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Bacterial and fungal microbes associated with cricket rearing systems in the tropics

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posted on 2024-07-01, 12:26 authored by R.P.M. Nyombe, B. Odhiambo, P. Bulli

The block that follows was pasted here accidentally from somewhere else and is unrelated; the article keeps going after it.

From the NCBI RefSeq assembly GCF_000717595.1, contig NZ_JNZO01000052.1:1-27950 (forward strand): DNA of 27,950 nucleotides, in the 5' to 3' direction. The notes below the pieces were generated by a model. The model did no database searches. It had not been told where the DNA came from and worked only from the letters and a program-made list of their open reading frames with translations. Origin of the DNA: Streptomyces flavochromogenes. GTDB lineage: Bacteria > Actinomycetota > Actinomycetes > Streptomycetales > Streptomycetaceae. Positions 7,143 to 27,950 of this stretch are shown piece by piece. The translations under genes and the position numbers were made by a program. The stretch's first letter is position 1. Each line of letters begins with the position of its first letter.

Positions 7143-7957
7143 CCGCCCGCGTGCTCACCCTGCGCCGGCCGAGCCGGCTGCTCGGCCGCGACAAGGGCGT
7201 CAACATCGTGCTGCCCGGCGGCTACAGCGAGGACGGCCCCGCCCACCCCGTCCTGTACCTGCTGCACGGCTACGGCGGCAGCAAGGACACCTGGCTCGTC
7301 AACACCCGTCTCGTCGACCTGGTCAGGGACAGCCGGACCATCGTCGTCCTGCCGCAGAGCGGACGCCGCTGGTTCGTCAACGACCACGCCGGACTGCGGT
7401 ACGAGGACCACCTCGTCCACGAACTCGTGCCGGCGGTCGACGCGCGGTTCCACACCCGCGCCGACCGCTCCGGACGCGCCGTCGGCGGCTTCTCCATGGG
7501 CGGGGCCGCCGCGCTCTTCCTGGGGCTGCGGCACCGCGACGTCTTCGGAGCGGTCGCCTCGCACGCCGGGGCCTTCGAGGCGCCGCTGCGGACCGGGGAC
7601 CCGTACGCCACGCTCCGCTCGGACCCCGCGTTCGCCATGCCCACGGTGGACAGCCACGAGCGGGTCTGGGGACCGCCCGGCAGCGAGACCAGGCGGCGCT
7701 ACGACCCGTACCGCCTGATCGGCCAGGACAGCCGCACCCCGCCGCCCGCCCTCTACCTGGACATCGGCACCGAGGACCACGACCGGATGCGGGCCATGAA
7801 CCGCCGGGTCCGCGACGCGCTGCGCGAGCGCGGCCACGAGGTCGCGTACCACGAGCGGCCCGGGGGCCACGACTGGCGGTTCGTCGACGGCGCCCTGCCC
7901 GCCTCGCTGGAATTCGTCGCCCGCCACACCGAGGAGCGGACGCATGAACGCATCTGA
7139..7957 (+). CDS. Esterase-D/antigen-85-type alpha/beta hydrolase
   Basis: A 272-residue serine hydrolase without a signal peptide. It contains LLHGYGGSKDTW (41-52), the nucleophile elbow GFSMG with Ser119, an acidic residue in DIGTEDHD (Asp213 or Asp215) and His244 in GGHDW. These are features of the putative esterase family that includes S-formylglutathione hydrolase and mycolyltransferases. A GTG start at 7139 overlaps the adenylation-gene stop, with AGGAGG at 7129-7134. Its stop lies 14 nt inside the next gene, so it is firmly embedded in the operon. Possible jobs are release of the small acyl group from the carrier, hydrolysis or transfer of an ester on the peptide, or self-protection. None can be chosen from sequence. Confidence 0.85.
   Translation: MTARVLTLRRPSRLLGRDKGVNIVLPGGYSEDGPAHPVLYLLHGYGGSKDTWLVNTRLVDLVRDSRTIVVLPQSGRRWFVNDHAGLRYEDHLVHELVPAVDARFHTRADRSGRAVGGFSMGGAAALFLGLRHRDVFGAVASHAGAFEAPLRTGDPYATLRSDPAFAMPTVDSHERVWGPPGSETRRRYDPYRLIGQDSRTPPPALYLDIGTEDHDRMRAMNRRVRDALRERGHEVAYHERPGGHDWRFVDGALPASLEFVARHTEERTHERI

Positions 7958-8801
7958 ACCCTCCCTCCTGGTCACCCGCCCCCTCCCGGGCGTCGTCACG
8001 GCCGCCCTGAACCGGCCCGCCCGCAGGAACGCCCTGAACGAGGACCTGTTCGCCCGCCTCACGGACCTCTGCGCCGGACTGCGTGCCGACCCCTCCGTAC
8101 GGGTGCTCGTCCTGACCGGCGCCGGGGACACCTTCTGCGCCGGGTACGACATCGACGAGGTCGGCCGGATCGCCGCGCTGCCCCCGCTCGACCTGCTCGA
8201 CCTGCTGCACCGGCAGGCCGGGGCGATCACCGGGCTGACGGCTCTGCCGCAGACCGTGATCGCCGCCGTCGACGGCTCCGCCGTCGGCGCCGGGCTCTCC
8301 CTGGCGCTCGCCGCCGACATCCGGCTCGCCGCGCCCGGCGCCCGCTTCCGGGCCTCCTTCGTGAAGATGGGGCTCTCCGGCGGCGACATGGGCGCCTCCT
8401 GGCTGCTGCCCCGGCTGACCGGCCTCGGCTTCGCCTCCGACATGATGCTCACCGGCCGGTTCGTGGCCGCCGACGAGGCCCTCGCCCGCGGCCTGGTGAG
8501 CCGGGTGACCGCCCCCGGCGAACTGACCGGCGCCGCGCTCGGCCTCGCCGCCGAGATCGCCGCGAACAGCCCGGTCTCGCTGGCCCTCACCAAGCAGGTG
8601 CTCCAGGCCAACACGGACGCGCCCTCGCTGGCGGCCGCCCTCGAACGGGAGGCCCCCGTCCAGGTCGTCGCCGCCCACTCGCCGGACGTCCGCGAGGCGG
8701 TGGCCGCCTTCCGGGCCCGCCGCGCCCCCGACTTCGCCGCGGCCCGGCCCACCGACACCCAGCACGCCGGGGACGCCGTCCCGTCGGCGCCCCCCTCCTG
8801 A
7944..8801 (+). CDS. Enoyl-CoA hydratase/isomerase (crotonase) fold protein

House crickets (Acheta domesticus) and field crickets (Gryllus bimaculatus) are among the commonly reared insects for human and animal consumption. However, the potential contamination of rearing facilities with microbes poses a serious threat to sustainability of production of these insects, especially in poorer regions of the world where strategies for ensuring microbe-free environments are lacking in most cases. In this study, bacterial and fungal communities associated with cricket-rearing facility under partially controlled conditions were isolated and examined using morphological and molecular marker-based approaches. BLAST analysis of amplified 16S rRNA sequences revealed similarities to the bacterial genera Rickettsiella, Enterobacter, Bacillus, Levilactobacillus, and Aeromonas, while analysis of the ITS sequences revealed similarities to the fungi Pithomyces spp., Fusarium spp., Aspergillus spp. and Tetrapisispora spp. Increased mortality and reduced nutritional contents of crickets exposed to the bacterial and fungal microbes were evident. Of notable concern is the contamination of the crickets with spore-forming bacteria and toxin-forming bacteria as well as fungi. Although the levels of mycotoxin were relatively low compared to the threshold set by many countries in sub-Saharan Africa, the detection of aflatoxin in both species of crickets is of great concern as any dosage can pose serious health risks to consumers. Strategies to minimize contamination of crickets by entomopathogenic microbes are outlined, and future areas of research are suggested.

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